Saudi Aramco’s initial public offering is on track for next year, and the national oil giant could be valued at more than $2 trillion, Saudi Arabia’s Crown Prince Mohammad bin Salman told Reuters in an interview.
The sale of around 5 percent of Aramco [IPO-ARMO.SE] next year is a centerpiece of Vision 2030, an ambitious reform plan to diversify the Saudi economy beyond oil which is championed by Prince Mohammad.
Saudi officials have said domestic and international exchanges such as New York, London, Tokyo and Hong Kong have been looked at for a partial listing of the state-run firm.
A decision on which exchange would secure the offering has still not been made, fueling market speculation that the IPO could be delayed beyond 2018 or even shelved, amid growing concerns about the feasibility of an international listing.
“We are on track in 2018... but the listing (details) are still under discussion,” Prince Mohammad told Reuters in an interview on Wednesday in Riyadh for release on Thursday. “It will be IPO-ed in 2018.”
"We don’t have any problems, we have a lot of work and a lot of decisions and there are a lot of things that will be announced," he added. The Aramco IPO is the cornerstone of Vision 2030, a much wider plan conceived to reshape the Saudi economy and diminish its dependence on oil.
The crown prince declined to discuss specific details of the IPO, which could be the biggest in history and is expected to raise as much as $100 billion.
Prince Mohammad reiterated that Aramco’s estimated valuation would be about $2 trillion.
“I know that there has been a lot of argument around this topic but at the end of the day the right say is that of the investor. Undoubtedly the biggest IPO in the world must be accompanied by a lot of rumors,” Prince Mohammad said.
“Aramco would prove itself on the ground on the day of the IPO. Actually when I talked about the valuation, I talk about $2 trillion, it could be more than $2 trillion.”
The timing of the IPO will depend on getting legal and regulatory approval from the jurisdictions it opts to list in, industry sources have said. It could also be influenced by the oil price - currently below $60 per barrel - a price Saudi officials have identified as a good level.
Listing Aramco is important for the development of Saudi Arabia’s capital markets and diversifying the kingdom’s economy.
“The government should not be in control of the private sector. You create opportunity, you create business, you create development, you hand it to the investor and start creating something new,” Prince Mohammad said.
“The idea is not to restructure the economy as much as to seize the opportunities available that we didn’t address before.”
OPEC kingpin Saudi Arabia, meanwhile, is leading OPEC and other oil producers such as Russia to restrict oil supplies under a global oil pact to drain global inventories and boost oil prices.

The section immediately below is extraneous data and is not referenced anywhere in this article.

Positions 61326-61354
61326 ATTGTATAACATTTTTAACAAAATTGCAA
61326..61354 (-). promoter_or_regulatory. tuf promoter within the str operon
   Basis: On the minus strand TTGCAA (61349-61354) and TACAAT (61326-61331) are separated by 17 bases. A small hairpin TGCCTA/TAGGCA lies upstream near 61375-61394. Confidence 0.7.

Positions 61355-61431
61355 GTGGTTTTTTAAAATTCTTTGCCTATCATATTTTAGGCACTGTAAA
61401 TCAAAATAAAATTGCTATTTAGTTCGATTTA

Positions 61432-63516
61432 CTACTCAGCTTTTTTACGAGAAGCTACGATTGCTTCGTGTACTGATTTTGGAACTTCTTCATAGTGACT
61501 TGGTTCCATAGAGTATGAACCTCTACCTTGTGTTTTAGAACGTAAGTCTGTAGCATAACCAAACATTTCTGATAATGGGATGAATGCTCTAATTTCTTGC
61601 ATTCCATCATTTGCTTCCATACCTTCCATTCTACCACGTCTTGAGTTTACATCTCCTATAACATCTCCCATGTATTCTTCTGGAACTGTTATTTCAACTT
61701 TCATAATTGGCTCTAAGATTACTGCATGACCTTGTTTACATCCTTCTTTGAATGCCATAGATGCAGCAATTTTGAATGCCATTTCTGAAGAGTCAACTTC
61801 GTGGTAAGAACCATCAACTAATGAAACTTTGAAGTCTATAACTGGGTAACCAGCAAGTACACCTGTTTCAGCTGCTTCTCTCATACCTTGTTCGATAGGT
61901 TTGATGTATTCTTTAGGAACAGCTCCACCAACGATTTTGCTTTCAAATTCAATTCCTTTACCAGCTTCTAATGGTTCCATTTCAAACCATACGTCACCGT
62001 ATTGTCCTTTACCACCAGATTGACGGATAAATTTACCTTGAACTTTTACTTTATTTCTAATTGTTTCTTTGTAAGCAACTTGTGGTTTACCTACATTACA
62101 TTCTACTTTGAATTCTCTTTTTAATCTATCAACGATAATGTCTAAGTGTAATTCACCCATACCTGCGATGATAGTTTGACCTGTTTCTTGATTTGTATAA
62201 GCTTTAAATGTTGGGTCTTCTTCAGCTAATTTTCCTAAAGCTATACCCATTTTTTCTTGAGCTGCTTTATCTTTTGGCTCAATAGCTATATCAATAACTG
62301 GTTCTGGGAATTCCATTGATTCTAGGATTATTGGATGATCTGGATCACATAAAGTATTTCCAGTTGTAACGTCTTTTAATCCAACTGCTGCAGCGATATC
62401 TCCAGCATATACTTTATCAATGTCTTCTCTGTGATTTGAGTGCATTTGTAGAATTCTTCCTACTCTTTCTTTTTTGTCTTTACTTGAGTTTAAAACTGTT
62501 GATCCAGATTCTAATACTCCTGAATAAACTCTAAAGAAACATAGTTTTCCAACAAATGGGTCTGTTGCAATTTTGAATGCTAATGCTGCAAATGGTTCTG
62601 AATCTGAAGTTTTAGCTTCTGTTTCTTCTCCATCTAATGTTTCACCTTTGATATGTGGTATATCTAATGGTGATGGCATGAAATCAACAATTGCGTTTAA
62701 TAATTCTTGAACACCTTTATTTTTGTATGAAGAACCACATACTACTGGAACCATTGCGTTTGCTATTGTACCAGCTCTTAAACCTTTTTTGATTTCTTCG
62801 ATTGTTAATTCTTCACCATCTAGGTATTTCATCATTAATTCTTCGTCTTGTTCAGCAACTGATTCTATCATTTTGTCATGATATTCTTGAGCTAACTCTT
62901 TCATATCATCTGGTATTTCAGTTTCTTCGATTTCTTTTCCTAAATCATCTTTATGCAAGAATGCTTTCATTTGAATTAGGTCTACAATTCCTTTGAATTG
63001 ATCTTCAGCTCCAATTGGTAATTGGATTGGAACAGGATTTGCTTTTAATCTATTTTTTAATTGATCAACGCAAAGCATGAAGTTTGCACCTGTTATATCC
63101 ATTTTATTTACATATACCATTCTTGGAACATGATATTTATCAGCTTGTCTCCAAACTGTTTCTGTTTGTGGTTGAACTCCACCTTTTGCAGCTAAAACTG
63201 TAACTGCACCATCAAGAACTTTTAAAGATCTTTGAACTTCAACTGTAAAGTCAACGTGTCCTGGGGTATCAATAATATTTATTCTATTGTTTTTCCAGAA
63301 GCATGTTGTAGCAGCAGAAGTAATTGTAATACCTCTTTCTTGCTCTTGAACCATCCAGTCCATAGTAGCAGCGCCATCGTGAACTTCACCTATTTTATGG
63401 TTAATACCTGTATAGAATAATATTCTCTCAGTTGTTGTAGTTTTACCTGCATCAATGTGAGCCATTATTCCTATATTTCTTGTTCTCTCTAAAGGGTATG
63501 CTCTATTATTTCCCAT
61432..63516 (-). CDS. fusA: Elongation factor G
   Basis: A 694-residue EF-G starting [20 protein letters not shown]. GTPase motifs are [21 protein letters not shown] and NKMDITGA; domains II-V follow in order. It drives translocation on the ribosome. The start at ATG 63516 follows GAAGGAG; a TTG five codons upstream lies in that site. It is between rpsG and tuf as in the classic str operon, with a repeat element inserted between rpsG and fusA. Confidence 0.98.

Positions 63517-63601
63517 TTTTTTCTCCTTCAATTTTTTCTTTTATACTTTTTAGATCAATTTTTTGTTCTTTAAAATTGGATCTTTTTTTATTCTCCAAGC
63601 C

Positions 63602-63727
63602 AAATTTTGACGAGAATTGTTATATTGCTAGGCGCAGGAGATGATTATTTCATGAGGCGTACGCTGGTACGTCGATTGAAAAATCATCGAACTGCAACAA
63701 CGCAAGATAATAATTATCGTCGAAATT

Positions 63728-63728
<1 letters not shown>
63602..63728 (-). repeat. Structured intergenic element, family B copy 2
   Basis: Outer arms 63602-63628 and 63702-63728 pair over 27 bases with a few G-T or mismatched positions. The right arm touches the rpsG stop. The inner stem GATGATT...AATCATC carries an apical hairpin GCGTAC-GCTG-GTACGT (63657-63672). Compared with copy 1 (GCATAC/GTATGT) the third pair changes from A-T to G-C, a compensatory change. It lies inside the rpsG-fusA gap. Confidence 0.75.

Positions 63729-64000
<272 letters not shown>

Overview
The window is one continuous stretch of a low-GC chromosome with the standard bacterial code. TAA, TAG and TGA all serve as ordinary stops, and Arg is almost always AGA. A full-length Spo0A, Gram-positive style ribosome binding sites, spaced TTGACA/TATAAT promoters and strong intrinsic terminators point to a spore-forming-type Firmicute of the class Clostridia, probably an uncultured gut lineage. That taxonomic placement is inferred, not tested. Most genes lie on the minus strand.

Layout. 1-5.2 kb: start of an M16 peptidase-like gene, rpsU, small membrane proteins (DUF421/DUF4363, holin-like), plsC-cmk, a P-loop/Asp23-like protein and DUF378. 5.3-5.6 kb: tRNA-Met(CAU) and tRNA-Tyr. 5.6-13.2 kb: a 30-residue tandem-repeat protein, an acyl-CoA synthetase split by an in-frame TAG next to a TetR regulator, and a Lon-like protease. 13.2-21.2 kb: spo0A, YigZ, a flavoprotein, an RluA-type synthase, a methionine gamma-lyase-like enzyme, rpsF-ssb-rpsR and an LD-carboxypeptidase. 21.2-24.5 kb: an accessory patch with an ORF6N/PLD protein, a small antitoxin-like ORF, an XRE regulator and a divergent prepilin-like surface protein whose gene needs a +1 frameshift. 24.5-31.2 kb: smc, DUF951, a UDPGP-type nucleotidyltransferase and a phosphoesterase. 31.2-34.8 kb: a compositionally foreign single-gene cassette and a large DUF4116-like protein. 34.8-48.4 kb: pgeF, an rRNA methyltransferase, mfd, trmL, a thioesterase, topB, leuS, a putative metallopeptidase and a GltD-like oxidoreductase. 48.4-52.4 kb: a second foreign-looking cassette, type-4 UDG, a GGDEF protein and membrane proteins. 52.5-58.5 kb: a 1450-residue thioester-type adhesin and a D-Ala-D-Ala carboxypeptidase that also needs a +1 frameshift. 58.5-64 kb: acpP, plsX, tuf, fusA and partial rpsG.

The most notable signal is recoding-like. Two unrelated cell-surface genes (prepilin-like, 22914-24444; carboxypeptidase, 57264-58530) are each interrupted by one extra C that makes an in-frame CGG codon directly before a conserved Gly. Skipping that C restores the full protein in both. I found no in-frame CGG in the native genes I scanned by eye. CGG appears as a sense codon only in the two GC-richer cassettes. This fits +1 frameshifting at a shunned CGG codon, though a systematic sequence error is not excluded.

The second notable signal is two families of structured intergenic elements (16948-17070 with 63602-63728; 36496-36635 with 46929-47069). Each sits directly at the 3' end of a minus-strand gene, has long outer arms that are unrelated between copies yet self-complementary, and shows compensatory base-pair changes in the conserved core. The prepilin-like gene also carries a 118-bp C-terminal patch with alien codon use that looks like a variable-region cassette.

“We are committed to work with all producers, OPEC and non-OPEC countries, we have a great and historic deal... We will support anything to stabilize the oil demand and supply,” Prince Mohammad said when asked whether the kingdom would support extending the agreement until the end of 2018.
“I think now the oil market swallowed the shale oil supply, now we are regaining things again.”
On Tuesday, Saudi Arabia’s Energy Minister Khalid al-Falih told Reuters that the kingdom is determined to reduce inventories further through an OPEC-led deal to cut crude output and raised the prospect of prolonged restraint once the pact ends to prevent a build up in excess supplies.
OPEC Countries, plus Russia and nine other producers, have cut oil output by about 1.8 million barrels per day (bpd) since January. The pact runs to March 2018, but they are considering extending it.
Tadawul, Saudi Arabia’s stock exchange, hopes to be the sole venue for the Aramco listing, Chief Executive Officer Khalid Al Hussan said at a conference in Riyadh on Thursday.
Prince Mohammed said that extending the cuts would bring benefits for both OPEC and non-OPEC producers.
"Everyone is benefiting," he said. "It’s the first time we have an OPEC and non-OPEC deal in stabilizing the oil market," he added.
Putin said earlier this month in Moscow that if OPEC and its allies decided to extend the cuts, they should do it until the end of next year. OPEC Secretary-General Mohammad Barkindo said last week that statement is the basis for talks ahead of next month’s meeting, led by Russian Energy Minister Alexander Novak and his Saudi counterpart Khalid Al-Falih.
"Every day, everyone is starting to believe it more," Prince Mohammed said in Riyadh. "They have seen the results. So everyone has the interest to continue keeping the agreement.”
OPEC and a coalition of non-OPEC nations, led by Russia, agreed a year ago to reduce production by 1.8 million barrels a day -- roughly equal to the consumption of France. The deal, personally negotiated by Prince Mohammed and President Putin, was the first Saudi-Russia collaboration in oil in a decade, marking a turn in the frosty relationship between the two nations.
The 24 oil-producing nations that participated in the cuts initially intended to reduce output for six months starting in January, but the supply glut that has weighed on prices since late 2014 has ebbed more slowly than expected. As a result, the group agreed to roll over the cuts in June for another nine months, until the end of March 2018.
While oil prices have risen, with international benchmark Brent near $60 a barrel as the physical market has improved, traders and analysts are still painting a cautious outlook for next year due to forecasts for rising output from the U.S., Brazil and Kazakhstan.
Yet, Prince Mohammed gave a rosier view of the oil market, suggesting he believes higher prices are coming.
"The market has already swallowed the new supply of the shale oil,” he said. "It’s swallowed. Now it’s part of supply. Now we are going into a new era.”